Sections 67A, 67B and 67C of the IT Act provide for penalty and imprisonment for publishing or transmitting obscene material, sexually explicit material and also material depicting children in sexually explicit acts, in electronic form. Further, under Section 69A of the IT Act, the Central Government has been empowered to issue directions to block public access of any information. The Department of Telecommunications had in 2015, directed intermediaries to disable over 800 websites containing pornographic material and later clarified that intermediaries were not required to disable such websites which did not have child pornographic content.

The Information Technology (Intermediary Guidelines) Rules, 2011 (the “Intermediary Guidelines“) notified by the Department of Electronics and Information Technology, provide a due diligence framework to be observed by intermediaries in respect of the information being hosted or published on any computer resource of the intermediary. The framework and provisions under the Intermediary Guidelines may also be applicable to OTT platforms, which qualify as intermediaries under the IT Act.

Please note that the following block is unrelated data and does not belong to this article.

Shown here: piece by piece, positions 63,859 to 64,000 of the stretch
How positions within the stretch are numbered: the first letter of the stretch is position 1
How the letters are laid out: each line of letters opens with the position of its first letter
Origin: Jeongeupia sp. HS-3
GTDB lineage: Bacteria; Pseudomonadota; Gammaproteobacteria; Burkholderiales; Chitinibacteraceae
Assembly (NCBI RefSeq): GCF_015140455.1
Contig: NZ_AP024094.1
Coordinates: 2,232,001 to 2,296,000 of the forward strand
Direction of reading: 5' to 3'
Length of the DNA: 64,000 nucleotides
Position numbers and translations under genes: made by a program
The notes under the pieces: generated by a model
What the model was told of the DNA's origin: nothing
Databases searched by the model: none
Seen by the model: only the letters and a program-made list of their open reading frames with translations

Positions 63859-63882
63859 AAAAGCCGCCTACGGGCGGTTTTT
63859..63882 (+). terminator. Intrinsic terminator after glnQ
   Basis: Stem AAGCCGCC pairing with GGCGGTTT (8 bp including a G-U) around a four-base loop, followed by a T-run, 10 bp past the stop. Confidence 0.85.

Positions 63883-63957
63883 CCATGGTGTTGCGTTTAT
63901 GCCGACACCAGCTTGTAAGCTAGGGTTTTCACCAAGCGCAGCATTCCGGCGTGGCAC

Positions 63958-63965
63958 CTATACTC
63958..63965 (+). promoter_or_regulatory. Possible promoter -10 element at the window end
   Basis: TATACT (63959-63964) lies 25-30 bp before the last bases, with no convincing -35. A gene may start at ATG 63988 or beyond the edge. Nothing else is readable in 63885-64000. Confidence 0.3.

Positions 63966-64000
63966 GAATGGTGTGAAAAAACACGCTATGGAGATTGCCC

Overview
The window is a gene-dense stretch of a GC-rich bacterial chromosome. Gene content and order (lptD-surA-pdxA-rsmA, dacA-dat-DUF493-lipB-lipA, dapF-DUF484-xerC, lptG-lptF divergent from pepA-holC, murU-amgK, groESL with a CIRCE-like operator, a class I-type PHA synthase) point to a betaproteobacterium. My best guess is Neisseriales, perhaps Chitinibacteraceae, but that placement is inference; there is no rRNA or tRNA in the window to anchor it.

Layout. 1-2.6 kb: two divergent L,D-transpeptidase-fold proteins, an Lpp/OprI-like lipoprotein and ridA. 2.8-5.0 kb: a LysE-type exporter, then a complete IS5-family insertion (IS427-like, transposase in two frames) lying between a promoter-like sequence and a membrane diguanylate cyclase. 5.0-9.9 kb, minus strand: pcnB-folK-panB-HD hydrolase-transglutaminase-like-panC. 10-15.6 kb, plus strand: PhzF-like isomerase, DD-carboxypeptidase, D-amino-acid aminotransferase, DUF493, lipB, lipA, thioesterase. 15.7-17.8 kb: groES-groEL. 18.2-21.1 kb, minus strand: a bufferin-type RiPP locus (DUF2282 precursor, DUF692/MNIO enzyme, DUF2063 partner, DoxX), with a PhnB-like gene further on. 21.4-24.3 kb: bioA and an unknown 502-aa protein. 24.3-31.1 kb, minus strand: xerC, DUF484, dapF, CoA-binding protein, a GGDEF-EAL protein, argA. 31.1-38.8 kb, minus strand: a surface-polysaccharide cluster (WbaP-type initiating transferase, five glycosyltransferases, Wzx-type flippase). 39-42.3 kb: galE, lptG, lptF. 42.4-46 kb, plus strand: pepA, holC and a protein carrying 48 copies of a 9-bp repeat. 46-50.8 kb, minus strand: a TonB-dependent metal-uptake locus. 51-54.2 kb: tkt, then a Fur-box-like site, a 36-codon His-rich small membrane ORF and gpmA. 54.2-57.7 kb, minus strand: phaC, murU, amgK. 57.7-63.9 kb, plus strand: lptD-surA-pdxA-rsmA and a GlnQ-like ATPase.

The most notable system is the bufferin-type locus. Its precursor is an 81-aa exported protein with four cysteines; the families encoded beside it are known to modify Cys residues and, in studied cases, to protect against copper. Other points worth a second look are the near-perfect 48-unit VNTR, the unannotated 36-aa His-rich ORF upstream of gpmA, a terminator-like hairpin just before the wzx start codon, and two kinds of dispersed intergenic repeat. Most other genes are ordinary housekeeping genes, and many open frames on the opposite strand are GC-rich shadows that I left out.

Additionally, provisions of the Indian Penal Code, 1860 (“IPC“) are also applicable to the OTT platforms. For instance, online platforms are subject to section 295A of IPC that criminalizes deliberate and malicious acts intended to outrage religious feelings, and Section 499 and 500 of the IPC which criminalize dissemination of defamatory content.

In addition to the above, there have also been suggestions to include online content explicitly within the ambit of the Indecent Representation of Women (Prohibition) Act, 1986, which currently prohibits indecent representation of women in advertisements, books, films, paintings, and writings etc.

Challenges in the OTT Environment

The growing popularity of OTT services worldwide is posing a major challenge to the Telecom Service Providers (“TSPs“).The technological differences between OTTs and TSPs have led to a situation where both TSPs and OTT service providers become capable of providing similar services to customers. The communication OTT players are actually competing with traditional TSPs. The TSPs bear the costs for the infrastructure, spectrum management and also pay license fees for use of spectrum. At the same time, they need to meet universal services obligations and roll-out obligations and comply with other regulations. The counterpart OTT service providers, however, are not obliged to adhere to any regulatory obligations and do not have to bear any such costs.